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Matthew DeCoursey

Matthew DeCoursey
Hong Kong, Hong Kong
December 30
I am a Canadian academic. I have been wandering, and have settled in Hong Kong. I find that Open Salon draws me in, using time and energy that I need for my regular work. I stay away from months at a time, but I come back.


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OCTOBER 23, 2008 10:19PM

What do Americans Mean When They Say "Socialist"?

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Recently, Republicans have been saying that Obama is "socialist," and Democrats have been ridiculing the suggestion. As a former member of an avowedly socialist party in Canada, I find this discussion more than a bit confusing. This is a term of abuse in this  context, an insult. But shouldn't even insults have meanings? I mean, if I say somebody is fascist, I could be exaggerating or dead wrong, but I'm making a statement. I mean that the person is undemocratic, excessively nationalistic, and in the background, I'm suggesting that the person might end up attacking or even massacring some minority. But in recent American political discourse, it's hard to see that the term "socialist" has any meaning at all.

 When people say they are socialist, what do they mean? A lot depends on geography and history. The old Soviet Union used to take the Marxist-Leninist view that socialism is a stage on the way to the ideal state, communism, which was something like nirvana. That is, people share but the state has not as yet withered away. Effectively everything is nationalized, but this is a stage on the way to a situation with no government at all. That's why you see the word "socialist" in the name "Union of Soviet Socialist Republics." I suspect (from bits and pieces I've heard from mainland students) that the Chinese equivalent appears in political theory classes in Mainland China in this sense, too, so it's not entirely consigned to the dustbin of history.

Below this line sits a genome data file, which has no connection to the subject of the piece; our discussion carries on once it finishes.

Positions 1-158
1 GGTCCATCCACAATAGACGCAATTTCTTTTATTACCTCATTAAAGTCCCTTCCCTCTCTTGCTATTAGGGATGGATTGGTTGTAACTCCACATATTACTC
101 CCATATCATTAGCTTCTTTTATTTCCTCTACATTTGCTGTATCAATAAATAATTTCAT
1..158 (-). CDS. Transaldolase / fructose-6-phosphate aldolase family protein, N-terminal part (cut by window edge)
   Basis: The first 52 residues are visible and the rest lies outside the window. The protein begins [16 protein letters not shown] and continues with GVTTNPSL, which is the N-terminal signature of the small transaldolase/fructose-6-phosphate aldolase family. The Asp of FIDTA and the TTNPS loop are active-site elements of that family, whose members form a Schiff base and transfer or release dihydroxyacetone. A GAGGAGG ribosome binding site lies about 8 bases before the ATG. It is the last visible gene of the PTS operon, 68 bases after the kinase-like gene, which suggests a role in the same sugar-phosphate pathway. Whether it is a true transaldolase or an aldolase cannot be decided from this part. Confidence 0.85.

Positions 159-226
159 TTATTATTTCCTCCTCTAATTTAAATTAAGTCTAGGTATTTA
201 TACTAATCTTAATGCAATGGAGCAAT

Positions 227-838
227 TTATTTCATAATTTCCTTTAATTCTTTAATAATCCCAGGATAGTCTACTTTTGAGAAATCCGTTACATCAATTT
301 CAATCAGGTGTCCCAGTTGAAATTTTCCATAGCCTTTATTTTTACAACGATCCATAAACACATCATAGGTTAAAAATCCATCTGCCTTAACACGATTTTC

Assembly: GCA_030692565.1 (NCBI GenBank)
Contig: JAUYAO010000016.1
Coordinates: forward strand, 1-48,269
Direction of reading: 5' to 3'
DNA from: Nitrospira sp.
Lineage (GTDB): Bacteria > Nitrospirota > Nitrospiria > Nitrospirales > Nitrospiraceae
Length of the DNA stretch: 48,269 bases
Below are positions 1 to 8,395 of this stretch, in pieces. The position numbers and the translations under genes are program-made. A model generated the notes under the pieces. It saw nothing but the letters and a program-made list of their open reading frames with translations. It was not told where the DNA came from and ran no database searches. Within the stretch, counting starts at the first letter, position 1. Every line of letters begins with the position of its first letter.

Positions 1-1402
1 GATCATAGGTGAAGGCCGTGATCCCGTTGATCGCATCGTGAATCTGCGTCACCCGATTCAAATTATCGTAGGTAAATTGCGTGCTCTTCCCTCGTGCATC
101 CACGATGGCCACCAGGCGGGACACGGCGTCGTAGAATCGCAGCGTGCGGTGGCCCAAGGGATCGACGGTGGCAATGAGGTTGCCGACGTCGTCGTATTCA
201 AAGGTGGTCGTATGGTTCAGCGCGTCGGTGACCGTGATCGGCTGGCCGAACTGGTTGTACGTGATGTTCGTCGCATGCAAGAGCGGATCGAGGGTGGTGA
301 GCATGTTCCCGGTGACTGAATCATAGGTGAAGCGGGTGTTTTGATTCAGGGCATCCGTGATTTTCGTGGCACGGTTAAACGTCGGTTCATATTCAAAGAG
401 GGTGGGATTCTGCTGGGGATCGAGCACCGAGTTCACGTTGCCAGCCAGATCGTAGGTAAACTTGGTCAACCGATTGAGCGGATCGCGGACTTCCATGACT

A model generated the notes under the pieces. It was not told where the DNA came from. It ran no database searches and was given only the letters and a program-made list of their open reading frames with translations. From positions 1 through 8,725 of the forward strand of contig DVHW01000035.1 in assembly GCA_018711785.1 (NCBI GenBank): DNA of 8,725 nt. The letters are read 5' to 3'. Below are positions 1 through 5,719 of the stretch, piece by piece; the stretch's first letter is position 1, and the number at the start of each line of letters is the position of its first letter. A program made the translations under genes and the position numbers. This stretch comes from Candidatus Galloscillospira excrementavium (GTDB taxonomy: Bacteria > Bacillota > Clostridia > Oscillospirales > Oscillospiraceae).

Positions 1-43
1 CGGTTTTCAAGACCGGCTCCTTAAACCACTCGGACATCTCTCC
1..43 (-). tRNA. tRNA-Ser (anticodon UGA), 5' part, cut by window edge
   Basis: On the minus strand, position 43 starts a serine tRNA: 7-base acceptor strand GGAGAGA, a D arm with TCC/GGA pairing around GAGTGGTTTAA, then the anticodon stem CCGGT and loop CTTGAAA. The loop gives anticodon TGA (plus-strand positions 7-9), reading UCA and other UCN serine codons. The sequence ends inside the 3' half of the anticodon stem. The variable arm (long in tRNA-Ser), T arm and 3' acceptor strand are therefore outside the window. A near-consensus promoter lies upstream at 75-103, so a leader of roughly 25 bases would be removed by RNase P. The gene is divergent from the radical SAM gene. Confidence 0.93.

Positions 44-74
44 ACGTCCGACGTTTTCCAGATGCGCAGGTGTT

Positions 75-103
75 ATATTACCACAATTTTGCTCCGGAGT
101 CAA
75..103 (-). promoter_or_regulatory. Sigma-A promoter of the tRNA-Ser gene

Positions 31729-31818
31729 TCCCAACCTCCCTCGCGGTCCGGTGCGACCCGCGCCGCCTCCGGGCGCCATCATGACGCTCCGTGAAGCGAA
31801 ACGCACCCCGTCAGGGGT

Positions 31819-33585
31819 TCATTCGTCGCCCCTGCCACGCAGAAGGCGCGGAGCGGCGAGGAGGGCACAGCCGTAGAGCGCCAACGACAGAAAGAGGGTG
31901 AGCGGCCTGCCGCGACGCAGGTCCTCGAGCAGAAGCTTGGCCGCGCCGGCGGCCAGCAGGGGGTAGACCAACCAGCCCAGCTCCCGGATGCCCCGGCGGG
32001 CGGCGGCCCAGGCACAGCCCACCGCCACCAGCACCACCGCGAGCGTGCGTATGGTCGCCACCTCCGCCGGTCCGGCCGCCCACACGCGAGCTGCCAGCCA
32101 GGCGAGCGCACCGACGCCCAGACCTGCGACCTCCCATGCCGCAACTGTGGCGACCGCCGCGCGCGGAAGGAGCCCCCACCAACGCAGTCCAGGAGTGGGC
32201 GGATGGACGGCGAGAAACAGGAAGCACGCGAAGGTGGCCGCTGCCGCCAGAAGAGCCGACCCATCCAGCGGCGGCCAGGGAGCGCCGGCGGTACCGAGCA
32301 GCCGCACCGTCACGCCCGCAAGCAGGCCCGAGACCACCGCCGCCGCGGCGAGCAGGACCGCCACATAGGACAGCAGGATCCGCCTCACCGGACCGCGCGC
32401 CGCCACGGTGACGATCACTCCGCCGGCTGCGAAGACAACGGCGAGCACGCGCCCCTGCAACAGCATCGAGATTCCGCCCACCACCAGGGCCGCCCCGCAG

In the Western world since World War II, however, the word has been effectively synonymous with "social democrat."  This is the case in Canada, where the first socialist government was elected in my province, Saskatchewan, in 1944. Like any political movement, it combined political sophistication with crudeness. The ordinary person blamed the greed of the rich for the Depression, and socialism was meant to be a way to bring the economy back to the control of the people. (Nationalism played its part, as corporate fat cats are always American in the Canadian imagination.) The early Canadian socialist party was called the Co-operative Commonwealth Federation, and at the ground level, it was built on the co-operative movement: the distinction was in corporate governance. You couldn't buy a stake in a co-operative. You owned a share of the corporation in proportion to your use of it. If it's a grocery co-op, you get a bigger share when you buy more groceries. Once in government, the CCF targeted areas in which corporate control of a sector seemed to have bad consequences for the ordinary person. The party nationalized car insurance, for instance. I don't know what the situation is now, but when I owned a car in the late 70s, car insurance cost about a quarter of what it did in neighbouring Alberta, where they use the corporate system. In 1962, the party introduced socialized medicine (what we call "Medicare" and what Americans call a "single payer model"). By 1970, Medicare had been introduced in all provinces, Alberta included.

Socialized medicine has become the flagship program of socialist parties throughout the Western world. The success of socialized medicine means that no significant party, no matter how conservative, proposes to go back to the old system. 

An important distinction: anybody who wants to nationalize the entire economy is not a socialist. That person is a communist. And there are not many of them left.

In recent American discourse, as I say, "socialist" has been thrown at Obama as if it were an insult. The strange thing about that is that the United States government is already socialist. Medicare, Medicaid and Social Security are each, in the fullest, richest sense of the term, socialist programs. They are very inefficient, unjustifiably expensive socialist programs, but socialist nonetheless. When George Bush expanded Medicare (in the American sense, this time), he was acting as a socialist.